The author writes in A Feast for Crows that “History is a wheel, for the nature of man is fundamentally unchanging. What has happened before will perforce happen again.”

What he does best more than any author before him is to look at life through the eyes of every character, great or small.

In the book ‘Fire and Blood’ he concludes that; So much of history tells of the deeds of Kings and Queens , high lords, noble knights, holy septons, and wise maesters that it is easy to forget the common folk who shared these times with the great and the mighty. Yet from time to time some ordinary man or woman, blessed with neither birth nor wealth nor wit nor wisdom nor skill at arms, will somehow rise up and by some simple act or whispered word change the destiny of kingdoms.

That’s essentially what I love about his writing, he doesn’t overlook anyone. Every character has a part to play and is an important part of history. A passer by may make a startling remark that’s so deep and insightful and woven into the hem of the story that you never forget it.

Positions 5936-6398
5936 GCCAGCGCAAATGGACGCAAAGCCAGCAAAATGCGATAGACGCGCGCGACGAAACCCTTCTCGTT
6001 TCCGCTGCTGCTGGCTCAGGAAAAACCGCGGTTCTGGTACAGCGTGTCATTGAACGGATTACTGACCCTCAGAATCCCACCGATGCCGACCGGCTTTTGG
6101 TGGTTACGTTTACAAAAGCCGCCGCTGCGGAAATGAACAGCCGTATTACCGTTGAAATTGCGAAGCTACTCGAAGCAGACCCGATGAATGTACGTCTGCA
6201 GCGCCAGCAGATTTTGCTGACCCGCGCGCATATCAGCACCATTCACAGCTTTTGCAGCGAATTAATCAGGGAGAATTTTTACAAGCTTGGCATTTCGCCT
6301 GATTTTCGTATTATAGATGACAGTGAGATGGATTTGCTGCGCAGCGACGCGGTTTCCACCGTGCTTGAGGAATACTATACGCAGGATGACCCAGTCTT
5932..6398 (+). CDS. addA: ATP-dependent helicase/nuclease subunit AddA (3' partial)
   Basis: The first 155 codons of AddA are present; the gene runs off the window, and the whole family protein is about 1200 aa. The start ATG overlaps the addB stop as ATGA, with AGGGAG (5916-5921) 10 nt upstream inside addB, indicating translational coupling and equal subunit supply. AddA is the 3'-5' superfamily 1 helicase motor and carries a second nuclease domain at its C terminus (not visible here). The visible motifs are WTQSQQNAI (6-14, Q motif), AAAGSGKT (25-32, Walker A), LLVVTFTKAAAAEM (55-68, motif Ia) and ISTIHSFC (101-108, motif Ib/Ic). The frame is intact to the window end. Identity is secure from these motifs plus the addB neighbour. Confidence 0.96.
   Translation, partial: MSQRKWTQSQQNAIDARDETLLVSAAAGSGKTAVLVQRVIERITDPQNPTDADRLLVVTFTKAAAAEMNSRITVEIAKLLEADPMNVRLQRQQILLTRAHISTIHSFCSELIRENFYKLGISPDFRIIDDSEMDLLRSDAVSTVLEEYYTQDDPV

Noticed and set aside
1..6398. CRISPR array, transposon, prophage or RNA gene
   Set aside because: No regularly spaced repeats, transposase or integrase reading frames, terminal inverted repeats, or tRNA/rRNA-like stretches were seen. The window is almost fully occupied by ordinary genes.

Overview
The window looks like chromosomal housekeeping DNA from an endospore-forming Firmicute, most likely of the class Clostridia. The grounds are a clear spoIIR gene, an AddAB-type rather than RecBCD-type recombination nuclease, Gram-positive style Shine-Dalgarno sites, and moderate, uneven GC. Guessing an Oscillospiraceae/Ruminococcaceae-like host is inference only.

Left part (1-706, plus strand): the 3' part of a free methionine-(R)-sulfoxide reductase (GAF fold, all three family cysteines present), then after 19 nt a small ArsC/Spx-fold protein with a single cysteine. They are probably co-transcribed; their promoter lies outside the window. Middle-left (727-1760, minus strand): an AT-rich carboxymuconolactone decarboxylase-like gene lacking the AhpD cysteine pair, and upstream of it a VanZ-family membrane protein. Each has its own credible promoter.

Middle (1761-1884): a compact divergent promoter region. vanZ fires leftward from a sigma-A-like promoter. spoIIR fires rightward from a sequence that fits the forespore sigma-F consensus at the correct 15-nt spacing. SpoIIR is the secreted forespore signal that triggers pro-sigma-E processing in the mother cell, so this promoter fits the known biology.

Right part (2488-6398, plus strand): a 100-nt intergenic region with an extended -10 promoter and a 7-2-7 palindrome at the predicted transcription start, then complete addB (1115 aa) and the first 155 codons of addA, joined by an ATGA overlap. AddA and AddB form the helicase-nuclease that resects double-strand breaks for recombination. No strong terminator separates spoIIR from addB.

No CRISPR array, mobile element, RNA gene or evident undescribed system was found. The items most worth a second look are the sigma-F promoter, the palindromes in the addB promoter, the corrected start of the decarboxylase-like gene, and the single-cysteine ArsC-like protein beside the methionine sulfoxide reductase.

My favourite portion in the whole book series is the conversation between Jaime and his aunt (Tete) about the status quo and a little family gossip. She wears the pants in her marriage and when the subject matter of their discussion gets a little more intense, she motions her husband to take leave from them hilariously telling him ‘My nephew and I have family matters to discuss.’ What ensues is a mix of family history, a little gossip and reflection and great admiration for Jaime’s recently departed Father, Tywin.

The exchange between them is so real and authentic that you almost believe it happened because that’s how you would converse with your own Aunt. It’s a conversation that has nothing to do with the plot yet it feel so authentic you start to really connect with the character.